I Am Oliver Queen for Now
Arrow’s “My Name Is Oliver Queen” showcases more heroes than a Justice League reunion and feels like a series finale rather than a season-ender. Writers sewed up a three-season arc in which Oliver Queen moved from vigilante to the Arrow to “someone else,” leaving the future open for the birth of Green Arrow. Oliver is not alone in his transformation. The episode overflows with references to rebirth and includes dual identities for nearly every character, even Diggle whose disappearance into a golden elevator foreshadows a new identity.
The episode kicks off with an appearance by the wonderful Barry Allen. He gleefully zips through Nanda Parbat as the Flash, marveling at hot tubs and dungeons before freeing Oliver’s team and a few hangers on from their chains. Oliver locked them in a dungeon and unleashed a supposed vial of the Alpha Omega virus at the end of last week’s episode in an effort to win Ra’s al Ghul’s trust. He left Malcolm Merlyn to conveniently, if implausibly, save Dig, Felicity, Laurel, and Ray from the virus through a fantastic scientific breakthrough called “cutaneous inoculation” and then demands a thank you that never comes. The crew returns to Starling City, their mode of transportation unclear, in time to meet up with Oliver and Nyssa. The newly married couple survives a plane crash that goes awry. Ra’s escapes with the virus, hell bent on destroying Starling City for reasons that remain sketchy.
Diggle and Felicity balk at Oliver’s confession that he planned a sacrificial death, the third in recent memory, via plane crash. Felicity quickly overcomes her anger and delivers Oliver coffee along with the best pep talk of the season – “don’t fight to die, fight to live” – while Diggle delivers a well-aimed and much-deserved punch to the jaw. Dig has not forgiven Oliver’s choice to put Lyla in danger and the tension between these two brothers-in-arms promises to resurface.
The action heats up when Oliver’s plan to trade Damien Darhk with Ra’s for the virus fails. Ra’s weaponizes the blood of his minions with the virus and releases them on the city. This threat launches Ray into action. Miraculously, the dashing genius devises a plan to neutralize the virus and inoculate thousands in a New York minute. Naturally, he benefits from Felicity’s tip to use his nano-technology to get the job done. Thea arrives in a pinch to save Dig, fully embracing her new identity as Red Arrow Speedy. The rebirths continue when Ray pushes the wrong button on his ATOM suit and sets off an explosion that will surely lead to an Arrow/Flash spin off. My only request is that said explosion does not harm a hair on his head or mar his charming vulnerability. Against all odds, Ray Palmer has won my heart and Legends of Tomorrow space on my DVR.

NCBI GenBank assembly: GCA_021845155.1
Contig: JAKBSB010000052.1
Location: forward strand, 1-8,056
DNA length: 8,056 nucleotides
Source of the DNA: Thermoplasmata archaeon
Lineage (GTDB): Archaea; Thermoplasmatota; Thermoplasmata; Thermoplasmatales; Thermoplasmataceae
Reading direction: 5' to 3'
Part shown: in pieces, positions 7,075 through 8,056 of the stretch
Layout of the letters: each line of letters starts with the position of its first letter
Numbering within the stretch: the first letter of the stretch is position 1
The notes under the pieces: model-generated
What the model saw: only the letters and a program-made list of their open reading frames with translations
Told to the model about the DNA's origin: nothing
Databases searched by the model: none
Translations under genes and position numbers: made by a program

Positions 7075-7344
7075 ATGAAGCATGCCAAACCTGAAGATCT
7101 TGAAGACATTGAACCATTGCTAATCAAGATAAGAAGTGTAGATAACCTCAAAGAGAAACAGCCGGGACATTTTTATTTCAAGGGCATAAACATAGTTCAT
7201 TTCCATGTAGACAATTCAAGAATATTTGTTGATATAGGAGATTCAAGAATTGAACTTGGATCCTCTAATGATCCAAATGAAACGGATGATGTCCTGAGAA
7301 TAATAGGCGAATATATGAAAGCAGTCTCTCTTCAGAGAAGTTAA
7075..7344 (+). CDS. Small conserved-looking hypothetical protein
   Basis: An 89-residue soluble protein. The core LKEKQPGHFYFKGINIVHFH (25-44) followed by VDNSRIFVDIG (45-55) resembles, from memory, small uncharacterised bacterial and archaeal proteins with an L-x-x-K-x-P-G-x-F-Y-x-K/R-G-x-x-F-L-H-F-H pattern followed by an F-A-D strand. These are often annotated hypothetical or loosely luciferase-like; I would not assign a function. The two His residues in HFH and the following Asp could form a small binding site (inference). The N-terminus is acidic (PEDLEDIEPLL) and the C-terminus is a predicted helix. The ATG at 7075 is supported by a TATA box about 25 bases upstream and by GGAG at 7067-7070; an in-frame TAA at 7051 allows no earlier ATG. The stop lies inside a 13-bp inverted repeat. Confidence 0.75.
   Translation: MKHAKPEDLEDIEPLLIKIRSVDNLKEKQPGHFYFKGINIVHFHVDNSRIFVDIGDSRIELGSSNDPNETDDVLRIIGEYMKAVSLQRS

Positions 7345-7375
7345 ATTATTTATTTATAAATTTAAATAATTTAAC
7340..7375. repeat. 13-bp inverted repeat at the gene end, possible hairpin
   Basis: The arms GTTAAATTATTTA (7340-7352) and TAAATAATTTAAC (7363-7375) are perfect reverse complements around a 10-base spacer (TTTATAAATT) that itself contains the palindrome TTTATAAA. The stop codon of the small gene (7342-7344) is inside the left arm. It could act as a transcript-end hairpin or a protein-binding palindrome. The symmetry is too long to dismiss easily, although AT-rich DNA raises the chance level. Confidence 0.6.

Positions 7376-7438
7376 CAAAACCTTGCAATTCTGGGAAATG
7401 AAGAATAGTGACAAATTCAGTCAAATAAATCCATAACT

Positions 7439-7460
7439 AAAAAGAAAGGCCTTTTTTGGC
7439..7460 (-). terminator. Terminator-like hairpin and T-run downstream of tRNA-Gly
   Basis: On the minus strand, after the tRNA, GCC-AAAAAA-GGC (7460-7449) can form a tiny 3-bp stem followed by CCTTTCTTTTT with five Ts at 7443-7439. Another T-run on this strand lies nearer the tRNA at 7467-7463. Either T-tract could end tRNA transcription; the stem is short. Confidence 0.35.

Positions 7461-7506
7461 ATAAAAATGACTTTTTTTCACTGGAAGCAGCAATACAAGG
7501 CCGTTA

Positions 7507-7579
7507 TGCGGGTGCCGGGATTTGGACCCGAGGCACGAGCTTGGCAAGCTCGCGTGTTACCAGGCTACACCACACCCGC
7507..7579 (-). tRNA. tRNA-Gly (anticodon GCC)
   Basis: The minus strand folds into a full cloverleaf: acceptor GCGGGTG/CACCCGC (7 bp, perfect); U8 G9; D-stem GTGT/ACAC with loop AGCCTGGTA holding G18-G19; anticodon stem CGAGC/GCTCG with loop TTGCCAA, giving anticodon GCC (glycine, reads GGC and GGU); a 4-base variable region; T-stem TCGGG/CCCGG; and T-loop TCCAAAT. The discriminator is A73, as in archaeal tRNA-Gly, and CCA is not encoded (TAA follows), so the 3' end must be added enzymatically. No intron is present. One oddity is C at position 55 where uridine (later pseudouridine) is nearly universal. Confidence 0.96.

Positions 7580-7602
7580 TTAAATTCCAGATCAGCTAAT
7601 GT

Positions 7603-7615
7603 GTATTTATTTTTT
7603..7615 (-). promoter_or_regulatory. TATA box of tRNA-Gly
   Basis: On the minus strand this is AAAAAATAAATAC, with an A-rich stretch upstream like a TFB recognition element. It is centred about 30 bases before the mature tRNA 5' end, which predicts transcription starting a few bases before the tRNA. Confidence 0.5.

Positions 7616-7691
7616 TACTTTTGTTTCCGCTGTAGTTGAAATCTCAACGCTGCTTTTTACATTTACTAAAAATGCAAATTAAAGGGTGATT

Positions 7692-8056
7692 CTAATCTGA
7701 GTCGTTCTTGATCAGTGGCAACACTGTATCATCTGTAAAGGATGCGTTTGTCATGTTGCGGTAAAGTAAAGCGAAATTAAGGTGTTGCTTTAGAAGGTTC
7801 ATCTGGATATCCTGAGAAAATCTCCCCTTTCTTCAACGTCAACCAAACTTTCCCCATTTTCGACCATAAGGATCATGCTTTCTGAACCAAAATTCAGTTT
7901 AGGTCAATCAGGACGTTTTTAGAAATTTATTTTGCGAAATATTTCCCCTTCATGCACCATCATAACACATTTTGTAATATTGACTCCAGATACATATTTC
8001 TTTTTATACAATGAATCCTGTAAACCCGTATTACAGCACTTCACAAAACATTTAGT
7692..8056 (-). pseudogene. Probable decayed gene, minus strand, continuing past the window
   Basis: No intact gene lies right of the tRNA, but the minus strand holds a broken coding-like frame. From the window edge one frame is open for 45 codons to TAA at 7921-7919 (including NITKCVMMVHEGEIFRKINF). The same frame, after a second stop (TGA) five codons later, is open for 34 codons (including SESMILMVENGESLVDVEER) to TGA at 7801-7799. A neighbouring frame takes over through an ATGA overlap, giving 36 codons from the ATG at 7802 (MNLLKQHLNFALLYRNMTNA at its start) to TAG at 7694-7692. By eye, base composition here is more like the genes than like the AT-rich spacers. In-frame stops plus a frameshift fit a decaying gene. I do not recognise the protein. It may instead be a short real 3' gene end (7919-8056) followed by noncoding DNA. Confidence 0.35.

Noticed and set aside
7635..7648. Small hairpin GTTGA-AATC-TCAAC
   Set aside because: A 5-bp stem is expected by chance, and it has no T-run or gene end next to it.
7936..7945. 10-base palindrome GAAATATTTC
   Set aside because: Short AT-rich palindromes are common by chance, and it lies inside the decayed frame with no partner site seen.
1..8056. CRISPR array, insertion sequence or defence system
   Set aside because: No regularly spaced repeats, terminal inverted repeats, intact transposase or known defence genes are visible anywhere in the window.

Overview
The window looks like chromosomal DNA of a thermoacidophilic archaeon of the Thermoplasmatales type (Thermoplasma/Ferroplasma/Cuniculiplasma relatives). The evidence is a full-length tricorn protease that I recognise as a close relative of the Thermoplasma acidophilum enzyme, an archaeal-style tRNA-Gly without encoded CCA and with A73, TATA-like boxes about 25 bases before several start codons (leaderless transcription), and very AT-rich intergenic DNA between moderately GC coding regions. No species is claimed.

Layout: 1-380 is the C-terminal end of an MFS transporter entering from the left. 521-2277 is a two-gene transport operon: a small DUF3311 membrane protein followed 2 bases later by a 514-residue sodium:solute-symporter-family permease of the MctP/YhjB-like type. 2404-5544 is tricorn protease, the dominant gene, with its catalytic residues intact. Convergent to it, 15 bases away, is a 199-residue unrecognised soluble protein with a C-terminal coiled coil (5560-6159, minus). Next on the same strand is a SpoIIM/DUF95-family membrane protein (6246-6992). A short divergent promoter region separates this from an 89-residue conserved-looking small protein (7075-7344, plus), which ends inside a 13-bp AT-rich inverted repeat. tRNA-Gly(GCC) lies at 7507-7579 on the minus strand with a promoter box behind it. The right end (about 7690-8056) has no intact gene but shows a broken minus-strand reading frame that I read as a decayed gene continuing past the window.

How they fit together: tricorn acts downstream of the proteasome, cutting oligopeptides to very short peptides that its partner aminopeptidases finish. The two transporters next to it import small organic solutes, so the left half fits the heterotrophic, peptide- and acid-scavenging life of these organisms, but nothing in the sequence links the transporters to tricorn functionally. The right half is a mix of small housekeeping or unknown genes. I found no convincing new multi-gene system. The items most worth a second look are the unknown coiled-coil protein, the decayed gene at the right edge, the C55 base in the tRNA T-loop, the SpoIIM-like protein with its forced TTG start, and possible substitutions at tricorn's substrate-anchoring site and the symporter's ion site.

Oliver Queen, who won the heart of millions long ago, liberates himself from Ra’s al Ghul’s clutches by making a deal with the devil. He sheds his identity as Al-Sahim and passes the mantle to Malcolm Merlyn who quickly finds rebirth as Ra’s al Ghul. Such an easy transition hardly seems fair since Malcolm’s manipulations wins him this prize without having to endure all of the sword play Ra’s subjected Oliver to, not to mention the endless history lessons about league rules and codes of honor. No one, including Oliver and Thea, has forgiven Malcolm for instigating Sara’s death, but each of them, like the audience, is powerless in the face of John Barrowman’s charisma. I am ashamed to say that I don’t want Malcolm to leave Arrow anytime soon. His hostile and supremely gratifying interactions with Felicity alone are enough reason to keep him on the canvas. I am, however, happy to see the original Ra’s go. His endless prophesizing wore thin as did my patience for rephrasing to avoid turning “Ra’s” into a possessive. Let’s hope next year’s villain is Damien Darhk, a name easily made possessive, though I could do without that spelling.
Oliver and Felicity will soon have to start counting, Castle and Beckett style, the number of times they have saved one another literally and symbolically. This time Felicity gets in on the superhero action by borrowing Ray’s suit and flying across town to rescue her true love from the prospect of a watery grave. Perhaps the vision of Felicity carrying Oliver to safety balances out the less empowering choice to quit her job at a company she presumably now owns to ride into the sunset with Oliver. Hey, my Olicity heart has been satiated, so that’s the logic I’m going with.
One suspects that Felicity and Oliver will both roll back into town at the first sign of crisis or at the end of the summer hiatus, whichever comes first. Meanwhile, we can bask in the glow of a satisfying finale. Oliver chooses life and happiness. He will not die alone and unloved. Instead, he will glide down the coastline with his lady by his side and the promise of a new identity on the horizon.
It’s going to be a long summer.